Coffee, jujubes, olives, peaches and cherries are all examples of drupes. Drupes are fruits with three layers: the outer skin, the fleshy middle layer and the hard inner layer containing the seed. The word "drupe" comes from the Latin word "drupa," which means wrinkled olive.
The skin of a drupe makes up its outer layer, which is called the exocarp. Beneath the skin lies the mesocarp, which is the fleshy part of the fruit. Scientists call the pit or stone of a drupe its endocarp. The endocarp contains the fruit's single seed. Most drupes spread their seeds by traveling in the digestive tracts of animals that eat them. The animal deposits the unharmed seeds of the drupes in its droppings, providing fertilizer when the seeds germinate.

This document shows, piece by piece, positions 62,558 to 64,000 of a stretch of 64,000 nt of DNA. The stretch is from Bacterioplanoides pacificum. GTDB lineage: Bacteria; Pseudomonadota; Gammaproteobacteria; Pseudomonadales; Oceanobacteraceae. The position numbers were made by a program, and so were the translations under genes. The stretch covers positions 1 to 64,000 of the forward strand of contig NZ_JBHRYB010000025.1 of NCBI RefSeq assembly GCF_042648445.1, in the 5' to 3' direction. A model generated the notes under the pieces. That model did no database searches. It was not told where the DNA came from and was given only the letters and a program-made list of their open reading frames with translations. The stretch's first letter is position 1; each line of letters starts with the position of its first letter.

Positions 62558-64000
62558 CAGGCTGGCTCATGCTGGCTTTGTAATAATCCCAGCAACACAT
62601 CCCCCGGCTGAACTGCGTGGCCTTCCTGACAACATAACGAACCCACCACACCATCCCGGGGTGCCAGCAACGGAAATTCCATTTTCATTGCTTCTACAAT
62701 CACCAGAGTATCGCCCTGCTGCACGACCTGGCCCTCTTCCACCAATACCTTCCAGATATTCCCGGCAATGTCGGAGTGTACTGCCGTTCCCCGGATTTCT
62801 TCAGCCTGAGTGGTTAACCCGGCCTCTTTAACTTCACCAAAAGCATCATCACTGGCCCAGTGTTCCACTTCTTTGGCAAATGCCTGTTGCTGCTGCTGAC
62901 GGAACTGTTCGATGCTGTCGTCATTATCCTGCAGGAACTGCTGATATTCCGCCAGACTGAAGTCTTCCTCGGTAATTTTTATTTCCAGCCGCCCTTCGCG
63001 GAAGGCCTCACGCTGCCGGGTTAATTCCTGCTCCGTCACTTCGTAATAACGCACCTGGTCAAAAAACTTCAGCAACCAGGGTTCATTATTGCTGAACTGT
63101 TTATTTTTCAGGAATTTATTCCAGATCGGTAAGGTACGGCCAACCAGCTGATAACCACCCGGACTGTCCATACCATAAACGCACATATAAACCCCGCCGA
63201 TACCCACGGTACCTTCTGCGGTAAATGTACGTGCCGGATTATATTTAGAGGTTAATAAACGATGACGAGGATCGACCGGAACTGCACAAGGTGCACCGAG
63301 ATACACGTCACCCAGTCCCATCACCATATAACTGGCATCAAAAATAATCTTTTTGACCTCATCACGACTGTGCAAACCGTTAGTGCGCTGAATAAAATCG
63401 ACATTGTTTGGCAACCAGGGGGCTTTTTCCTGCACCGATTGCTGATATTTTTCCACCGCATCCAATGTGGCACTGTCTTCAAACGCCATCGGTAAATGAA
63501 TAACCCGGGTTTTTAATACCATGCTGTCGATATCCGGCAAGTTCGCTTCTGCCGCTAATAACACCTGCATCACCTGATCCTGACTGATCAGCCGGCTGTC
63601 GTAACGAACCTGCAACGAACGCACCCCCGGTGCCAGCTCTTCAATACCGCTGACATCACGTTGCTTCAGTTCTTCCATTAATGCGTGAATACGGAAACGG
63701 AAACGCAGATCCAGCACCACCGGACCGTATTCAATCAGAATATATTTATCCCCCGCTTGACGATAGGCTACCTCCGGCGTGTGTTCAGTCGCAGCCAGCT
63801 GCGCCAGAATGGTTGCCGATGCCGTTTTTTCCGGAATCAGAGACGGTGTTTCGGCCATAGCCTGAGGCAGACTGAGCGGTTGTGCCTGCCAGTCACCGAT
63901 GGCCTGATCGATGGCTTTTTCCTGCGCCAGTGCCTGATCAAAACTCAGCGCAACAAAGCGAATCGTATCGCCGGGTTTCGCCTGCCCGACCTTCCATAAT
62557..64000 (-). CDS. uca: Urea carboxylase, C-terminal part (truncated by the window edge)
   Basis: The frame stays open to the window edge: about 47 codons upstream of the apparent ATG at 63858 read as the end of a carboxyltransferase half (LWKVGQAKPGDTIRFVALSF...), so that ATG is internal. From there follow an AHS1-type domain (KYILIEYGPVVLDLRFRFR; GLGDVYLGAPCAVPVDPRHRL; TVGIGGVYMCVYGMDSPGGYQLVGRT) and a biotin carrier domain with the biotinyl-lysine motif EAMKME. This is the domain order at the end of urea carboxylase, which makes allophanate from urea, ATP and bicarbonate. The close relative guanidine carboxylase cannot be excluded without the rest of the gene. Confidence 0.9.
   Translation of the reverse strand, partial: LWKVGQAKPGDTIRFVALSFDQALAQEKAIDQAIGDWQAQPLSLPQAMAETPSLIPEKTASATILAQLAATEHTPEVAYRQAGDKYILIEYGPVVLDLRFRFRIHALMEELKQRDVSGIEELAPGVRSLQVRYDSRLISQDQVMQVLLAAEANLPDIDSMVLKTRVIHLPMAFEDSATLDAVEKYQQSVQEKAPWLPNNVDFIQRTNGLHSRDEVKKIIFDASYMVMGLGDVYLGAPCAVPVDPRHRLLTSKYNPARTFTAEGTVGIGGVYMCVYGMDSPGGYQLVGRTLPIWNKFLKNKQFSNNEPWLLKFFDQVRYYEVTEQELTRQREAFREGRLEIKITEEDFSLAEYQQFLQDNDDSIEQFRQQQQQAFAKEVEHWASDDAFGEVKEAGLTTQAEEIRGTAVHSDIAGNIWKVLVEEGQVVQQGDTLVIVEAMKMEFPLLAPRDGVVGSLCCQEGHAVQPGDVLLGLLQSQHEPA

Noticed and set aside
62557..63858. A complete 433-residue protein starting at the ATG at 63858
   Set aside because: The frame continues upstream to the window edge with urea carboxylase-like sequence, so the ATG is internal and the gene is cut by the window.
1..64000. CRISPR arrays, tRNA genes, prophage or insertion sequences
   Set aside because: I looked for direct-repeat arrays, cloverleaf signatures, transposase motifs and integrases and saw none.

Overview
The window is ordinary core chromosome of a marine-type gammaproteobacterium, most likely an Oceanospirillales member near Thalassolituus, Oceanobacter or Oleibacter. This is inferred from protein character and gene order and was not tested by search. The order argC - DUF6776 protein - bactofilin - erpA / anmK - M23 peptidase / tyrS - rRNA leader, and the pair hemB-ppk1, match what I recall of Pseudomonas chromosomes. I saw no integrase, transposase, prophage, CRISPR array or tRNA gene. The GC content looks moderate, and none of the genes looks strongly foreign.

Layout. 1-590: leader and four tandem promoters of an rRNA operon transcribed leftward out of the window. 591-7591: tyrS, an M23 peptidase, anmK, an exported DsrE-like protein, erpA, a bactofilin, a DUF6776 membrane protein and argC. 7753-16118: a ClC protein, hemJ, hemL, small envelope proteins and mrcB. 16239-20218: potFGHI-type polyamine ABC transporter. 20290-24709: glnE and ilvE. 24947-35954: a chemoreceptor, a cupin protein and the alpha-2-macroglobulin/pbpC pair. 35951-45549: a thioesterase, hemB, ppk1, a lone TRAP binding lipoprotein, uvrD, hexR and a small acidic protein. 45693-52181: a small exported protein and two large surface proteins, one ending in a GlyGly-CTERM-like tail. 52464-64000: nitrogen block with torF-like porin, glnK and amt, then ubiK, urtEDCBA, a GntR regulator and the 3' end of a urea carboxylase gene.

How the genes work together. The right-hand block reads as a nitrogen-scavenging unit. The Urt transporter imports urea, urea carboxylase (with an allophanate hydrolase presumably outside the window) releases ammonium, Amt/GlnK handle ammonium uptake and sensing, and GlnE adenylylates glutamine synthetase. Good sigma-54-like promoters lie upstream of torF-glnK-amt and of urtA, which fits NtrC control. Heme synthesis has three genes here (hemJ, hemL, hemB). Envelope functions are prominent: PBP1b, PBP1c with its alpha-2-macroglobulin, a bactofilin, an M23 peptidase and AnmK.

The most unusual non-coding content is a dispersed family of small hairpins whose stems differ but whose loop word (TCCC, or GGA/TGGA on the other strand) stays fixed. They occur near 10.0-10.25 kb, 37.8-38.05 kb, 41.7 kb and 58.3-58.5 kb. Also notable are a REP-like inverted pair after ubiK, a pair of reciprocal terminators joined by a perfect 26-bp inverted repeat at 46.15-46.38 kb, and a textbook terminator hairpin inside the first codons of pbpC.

The coconut is an example of a dry drupe, a fruit in which the mesocarp is fibrous instead of fleshy. Some botanists also classify certain species of nuts, such as those produced by members of the walnut family and the hickory tree, as drupes, while others classify these fruits as drupaceous nuts. Other botanists classify these fruits as "tryma," while others make disctinctions between tryma, drupes and pseudodrupes. Bramble fruits such as raspberries and blackberries are aggregates of several small drupes called drupelets.